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A closer reading of this year's JP Morgan investor conference identifies three areas where the insular, often maladroit tone of the industry-investor dialogue may be morphing to something more grounded in the larger societal context of healthcare.
The January JP Morgan investor conference is a head-clearing exposé of who really calls the shots in today’s biopharmaceutical industry. As one CEO after another mounts the stage to deliver those “forward looking” statements, the underlying tension is palpable. Are the forecasts on earnings guidance and share price good enough to satisfy the relentlessly inflated
expectations of the capitalist tools-not for more of the same but for something spectacular, even transcendent? The truth is that private investor sentiment is decisive, swift, and unforgiving-everything that law, politics, and patient power is not. Those who carry the impression that medicines are a “public good” have never been to San Francisco for this New Year’s dose of postprandial reality programming.
Certainly there was little sign that popular concerns about the high cost of medicines has persuaded investors to lower the bar on profit performance. Wall Street’s message to price aggressively was communicated across the board. The harshest criticism at Morgan was actually aimed at generic companies and drug wholesalers-both of whom operate on rail-thin margins, compared to the rest of the industry-for not doing enough to reverse the current market trend toward off-patent price deflation. For big Pharma, “shareholder value” expressed through annual double-digit earnings growth-and doing whatever it takes to stay focused on this goal, including the divestment of entire lines of business-remains the starting point for conversation. CEOs know that conforming to this mindset is the only way to guarantee the breathing space to take risky bets on investments requiring a long-term payout.
However, a closer reading of the conference provides evidence that the insular, often maladroit tone of the industry-investor dialogue may be morphing to something more grounded in the larger societal context that all health providers are expected to embrace, at least rhetorically.
First, we saw at Morgan that the science behind many new medicines is so revolutionary it allows industry to redefine the blockbuster drug as a game-changing clinical advance rather than just another billion-dollar product. In fact, many of the “blockbusters” now emerging from industry labs will plateau at much lower revenues due to the precisely targeted therapeutics of such drugs in delivering the right dose to the right patient, for the right outcome. With the onset of precision medicine, the much derided “placebo effect” will become a historical anomaly. Pricing is never going to the same, or as predictable, as that for the previous generation of easily manufactured, one-size-fits-all, small molecule drugs for common chronic diseases.
Second, poor drug adherence, a $300 billion annual burden of unnecessary health costs, is catching the attention of payers, with leading PBMs and insurers committing in their Morgan presentations to meld vast new data retrieval technologies with human capital investments to raise prescription compliance rates. For big Pharma, it’s a win too-an alternative to one-off price hikes, through volume growth driven by better utilization. Reliable compliance data also allows for a more visible demonstration of that all-important value proposition to payers.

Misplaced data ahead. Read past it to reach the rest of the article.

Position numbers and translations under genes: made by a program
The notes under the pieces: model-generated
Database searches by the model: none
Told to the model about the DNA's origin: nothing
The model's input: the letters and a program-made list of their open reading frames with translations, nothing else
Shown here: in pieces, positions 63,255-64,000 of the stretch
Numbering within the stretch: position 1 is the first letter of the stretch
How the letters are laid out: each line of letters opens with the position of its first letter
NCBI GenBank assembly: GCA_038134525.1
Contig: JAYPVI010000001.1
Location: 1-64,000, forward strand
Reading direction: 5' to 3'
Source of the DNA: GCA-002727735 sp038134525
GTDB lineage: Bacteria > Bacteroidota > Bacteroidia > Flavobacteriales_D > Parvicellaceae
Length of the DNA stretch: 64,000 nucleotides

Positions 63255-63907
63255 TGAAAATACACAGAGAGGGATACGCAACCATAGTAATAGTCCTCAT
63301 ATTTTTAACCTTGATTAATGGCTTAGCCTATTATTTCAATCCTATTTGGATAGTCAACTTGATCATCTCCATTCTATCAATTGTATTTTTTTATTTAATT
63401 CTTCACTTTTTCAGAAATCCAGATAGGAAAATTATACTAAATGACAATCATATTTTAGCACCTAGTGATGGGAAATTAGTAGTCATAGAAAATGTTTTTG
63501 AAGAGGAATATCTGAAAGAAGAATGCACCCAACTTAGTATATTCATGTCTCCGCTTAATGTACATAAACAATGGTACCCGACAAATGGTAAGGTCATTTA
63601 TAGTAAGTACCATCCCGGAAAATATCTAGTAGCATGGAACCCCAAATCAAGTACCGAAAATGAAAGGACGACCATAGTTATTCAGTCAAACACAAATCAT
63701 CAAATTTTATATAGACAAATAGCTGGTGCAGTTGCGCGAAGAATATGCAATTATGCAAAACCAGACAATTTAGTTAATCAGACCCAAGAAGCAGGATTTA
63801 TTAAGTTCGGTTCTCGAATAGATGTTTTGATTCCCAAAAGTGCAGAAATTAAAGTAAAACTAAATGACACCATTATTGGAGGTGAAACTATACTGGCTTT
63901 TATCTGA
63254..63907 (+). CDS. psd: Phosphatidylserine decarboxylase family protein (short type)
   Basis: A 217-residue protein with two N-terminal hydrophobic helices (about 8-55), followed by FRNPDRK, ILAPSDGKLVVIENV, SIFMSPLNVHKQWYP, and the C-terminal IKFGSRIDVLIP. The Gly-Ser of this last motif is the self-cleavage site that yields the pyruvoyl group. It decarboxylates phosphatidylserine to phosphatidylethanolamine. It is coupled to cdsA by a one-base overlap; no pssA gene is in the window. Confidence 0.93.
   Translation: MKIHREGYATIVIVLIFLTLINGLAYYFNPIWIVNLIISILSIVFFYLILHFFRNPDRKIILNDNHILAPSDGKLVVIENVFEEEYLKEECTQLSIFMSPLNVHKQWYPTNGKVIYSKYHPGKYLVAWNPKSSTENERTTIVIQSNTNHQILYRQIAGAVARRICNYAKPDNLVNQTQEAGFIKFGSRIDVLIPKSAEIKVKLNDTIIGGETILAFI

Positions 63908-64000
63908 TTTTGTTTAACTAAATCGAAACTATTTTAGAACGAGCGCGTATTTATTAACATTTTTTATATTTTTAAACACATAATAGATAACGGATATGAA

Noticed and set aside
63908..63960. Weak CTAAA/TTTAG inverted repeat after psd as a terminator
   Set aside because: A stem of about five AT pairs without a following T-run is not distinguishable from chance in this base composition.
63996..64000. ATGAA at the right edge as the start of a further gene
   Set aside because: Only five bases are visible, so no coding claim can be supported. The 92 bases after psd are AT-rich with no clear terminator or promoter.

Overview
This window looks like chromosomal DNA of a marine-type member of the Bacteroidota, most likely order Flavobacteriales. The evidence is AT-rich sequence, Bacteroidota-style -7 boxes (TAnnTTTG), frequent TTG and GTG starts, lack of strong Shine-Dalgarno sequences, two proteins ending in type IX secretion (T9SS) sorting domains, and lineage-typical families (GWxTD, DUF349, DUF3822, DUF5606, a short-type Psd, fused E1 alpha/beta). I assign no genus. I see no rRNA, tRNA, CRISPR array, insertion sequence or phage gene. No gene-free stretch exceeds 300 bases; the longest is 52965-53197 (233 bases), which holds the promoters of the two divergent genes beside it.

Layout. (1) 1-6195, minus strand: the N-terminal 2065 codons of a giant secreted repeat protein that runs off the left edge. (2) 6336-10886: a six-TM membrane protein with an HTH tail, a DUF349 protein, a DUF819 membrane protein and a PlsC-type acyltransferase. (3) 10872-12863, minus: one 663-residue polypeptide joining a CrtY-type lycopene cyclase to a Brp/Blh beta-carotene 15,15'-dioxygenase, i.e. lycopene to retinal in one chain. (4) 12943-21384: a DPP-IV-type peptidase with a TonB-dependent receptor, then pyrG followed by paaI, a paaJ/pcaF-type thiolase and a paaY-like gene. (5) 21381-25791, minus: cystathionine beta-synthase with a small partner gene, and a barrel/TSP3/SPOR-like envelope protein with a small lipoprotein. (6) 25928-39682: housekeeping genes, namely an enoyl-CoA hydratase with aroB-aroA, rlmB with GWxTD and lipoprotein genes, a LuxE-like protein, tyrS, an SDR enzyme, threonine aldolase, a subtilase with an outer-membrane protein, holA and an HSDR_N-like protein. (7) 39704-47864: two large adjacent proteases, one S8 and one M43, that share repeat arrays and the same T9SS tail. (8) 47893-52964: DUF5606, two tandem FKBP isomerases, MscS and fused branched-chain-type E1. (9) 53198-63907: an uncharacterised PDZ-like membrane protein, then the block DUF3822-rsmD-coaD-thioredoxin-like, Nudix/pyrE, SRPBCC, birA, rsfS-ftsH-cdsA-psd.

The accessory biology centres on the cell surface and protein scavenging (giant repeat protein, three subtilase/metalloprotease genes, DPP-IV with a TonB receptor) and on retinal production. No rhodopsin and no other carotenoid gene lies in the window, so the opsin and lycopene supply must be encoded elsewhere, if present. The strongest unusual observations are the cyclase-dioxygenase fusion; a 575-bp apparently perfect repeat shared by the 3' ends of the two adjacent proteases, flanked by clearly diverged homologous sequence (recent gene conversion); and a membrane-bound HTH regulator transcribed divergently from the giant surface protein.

Third, discussions at Morgan showed how changes in the ecosystem of medicines development and financing is making outside constituencies more consequential in driving performance expectations for big Pharma.
A pertinent example is the National Immunotherapy Coalition Cancer MoonShot 2020 project, an alliance of stakeholders from industry, academia, and government to validate combination immunotherapies for up to 20 cancer tumor types, ultimately leading to the introduction of a personalized, vaccine-based platform immunotherapy for major cancers by 2020. The Morgan conference concluded with a symposium tracking the project’s progress. It was conceded that the key barrier to success-poor interoperability among data retrieval and management systems established in the historically siloed world of healthcare-could not be overcome unless government stepped forward as honest broker between competing companies, academia, health professionals, and the payer community. A logical conclusion to take here is that the price points for new therapies derived from this ambitious template will not be determined by the conventional standard of what the market will bear.
Finally, there is the shifting geography of new drug competition, chiefly from China and India, who tout their ability to conduct R&D at lower cost compared to big Pharma-the catchphrase is “frugal innovation.” A Morgan panel on China’s innovation potential fixed on 2020 to 2023 as the date when a novel, single-source drug developed entirely in China would be successfully introduced to the global market-that’s practically tomorrow, in drug timelines. Will fresh competition from producers with lower fixed overhead lead to a revolutionary adjustment in price expectations? At least that’s how markets are supposed to work.
Game on, Morgan investors.
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